By Neil Vorster
When one invests in property, one does so for two reasons, firstly to create wealth and secondly to create a passive income.
Which one is more important?
If I was asked this question a few years ago, that is before the sub-prime crises in the USA, my answer would have been an unequivocal “Capital Growth of course!”
I have said many times that you need to watch the cash flow, but the real power of property is capital growth…Am I right?
Let’s look at the two components; assuming of course that we can we separate them.
When you invest to create wealth or as we like to say at Organic Growth, to transfer wealth, surely capital growth is the name of the game?
If you purchase in a fashionable growing area like Sandton or an up-and-coming area like Fourways or Sunninghill it is reasonable to expect that your property value will increase at a rate higher than the national average for property.
The benefit of achieving capital growth is not only the profit you will make on the sale of your property, but also the option of refinancing your property and unlocking some of your equity when the need arises. In the current banking environment, 100% finance is hard to come by and 90% bond finance is more likely.
When you purchase your second property one can obtain the “cash deposit” from property number one. This way you effectively purchase property number two with 100% finance. And we know that investing with OPM (other people’s money) is the ideal way to invest.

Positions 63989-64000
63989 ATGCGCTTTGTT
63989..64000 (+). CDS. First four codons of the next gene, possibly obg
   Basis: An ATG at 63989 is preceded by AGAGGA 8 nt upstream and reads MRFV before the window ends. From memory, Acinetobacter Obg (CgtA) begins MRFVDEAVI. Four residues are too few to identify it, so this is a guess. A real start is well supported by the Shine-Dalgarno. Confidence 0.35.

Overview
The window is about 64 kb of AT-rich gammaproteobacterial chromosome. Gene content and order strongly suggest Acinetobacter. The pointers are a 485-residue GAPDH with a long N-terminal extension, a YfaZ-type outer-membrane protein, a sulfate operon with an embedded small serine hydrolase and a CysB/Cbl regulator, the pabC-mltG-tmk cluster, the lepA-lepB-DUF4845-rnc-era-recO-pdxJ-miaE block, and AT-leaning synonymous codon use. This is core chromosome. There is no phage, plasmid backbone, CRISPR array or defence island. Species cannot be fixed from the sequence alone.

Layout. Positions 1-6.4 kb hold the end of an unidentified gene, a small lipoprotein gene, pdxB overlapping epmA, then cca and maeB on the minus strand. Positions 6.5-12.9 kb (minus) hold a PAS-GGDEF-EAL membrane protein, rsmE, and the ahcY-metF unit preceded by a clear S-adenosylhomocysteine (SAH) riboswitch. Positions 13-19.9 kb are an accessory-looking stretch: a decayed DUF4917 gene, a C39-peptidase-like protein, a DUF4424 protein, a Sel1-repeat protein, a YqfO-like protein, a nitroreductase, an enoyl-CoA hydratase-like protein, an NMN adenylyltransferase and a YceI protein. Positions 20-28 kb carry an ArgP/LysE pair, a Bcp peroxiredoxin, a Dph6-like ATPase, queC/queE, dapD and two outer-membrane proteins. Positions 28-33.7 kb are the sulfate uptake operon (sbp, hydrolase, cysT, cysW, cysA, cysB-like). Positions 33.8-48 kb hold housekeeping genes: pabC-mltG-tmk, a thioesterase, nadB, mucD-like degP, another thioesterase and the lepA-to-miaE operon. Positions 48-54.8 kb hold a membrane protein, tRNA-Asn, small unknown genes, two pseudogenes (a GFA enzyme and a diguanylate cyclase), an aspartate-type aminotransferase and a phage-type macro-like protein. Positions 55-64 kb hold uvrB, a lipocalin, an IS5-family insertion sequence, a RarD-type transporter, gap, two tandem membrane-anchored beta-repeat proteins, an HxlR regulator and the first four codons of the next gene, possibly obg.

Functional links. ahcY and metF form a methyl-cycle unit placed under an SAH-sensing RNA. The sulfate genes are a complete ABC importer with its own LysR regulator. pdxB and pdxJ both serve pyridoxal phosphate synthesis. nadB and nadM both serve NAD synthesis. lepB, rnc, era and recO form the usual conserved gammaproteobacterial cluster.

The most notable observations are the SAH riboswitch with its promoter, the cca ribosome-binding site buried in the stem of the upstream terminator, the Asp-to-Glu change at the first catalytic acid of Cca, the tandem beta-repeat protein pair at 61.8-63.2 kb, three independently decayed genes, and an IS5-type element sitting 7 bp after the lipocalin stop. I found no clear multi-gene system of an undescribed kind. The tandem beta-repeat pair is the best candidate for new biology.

Recently the likes of Robert Kiyosaki and company, having experienced the USA property crash, are warning against investing for the sake of capital growth. Don’t mistake their warning, they are not saying that capital growth is not attractive; they are saying that if you are aiming to speculate by buying low and selling high to make your profit, beware, the market might turn on you and leave you high and dry.
They are however emphasising the cash flow component of your investment as a primary decider.
Does that mean that they would advocate investing in a suburb like Windsor, Randburg, which has experienced extreme degradation over the last 20 years? After all, it will provide amazing initial income returns with more than enough rental to cover your bond and levy costs. Absolutely not! You can expect the rates and levies to increase steadily, rentals to grow slowly and the value to grow even slower. In addition, the caliber of tenants in this area will ensure an irregular rental income at best.
Investing in Sandton will give the best capital growth and rental growth, but will place a large burden on your cash flow in the first few years of ownership while a suburb like Windsor will give best initial cash flow but poor capital growth .
Do we invest for the sake of cash flow or capital growth? My suggestion is go for something in between. A property that doesn’t break the bank but which offers good capital growth PLUS reasonable rental income returns. Fortunately the property fundamentals which provide good capital growth will generally ensure that your rental grows too.
I have found suburbs like Fourways, Northriding offer this perfect combination!
These Gauteng suburbs illustrate this phenomena well but the fundamentals apply in most cities. Before you buy, do your homework to find the best combination that suits your needs.
Which side of the fence do you sit on, Cash flow or Capital growth?
Your comments below would be most welcome and beneficial to other readers.
Image courtesy of [arztsamui] / FreeDigitalPhotos.net
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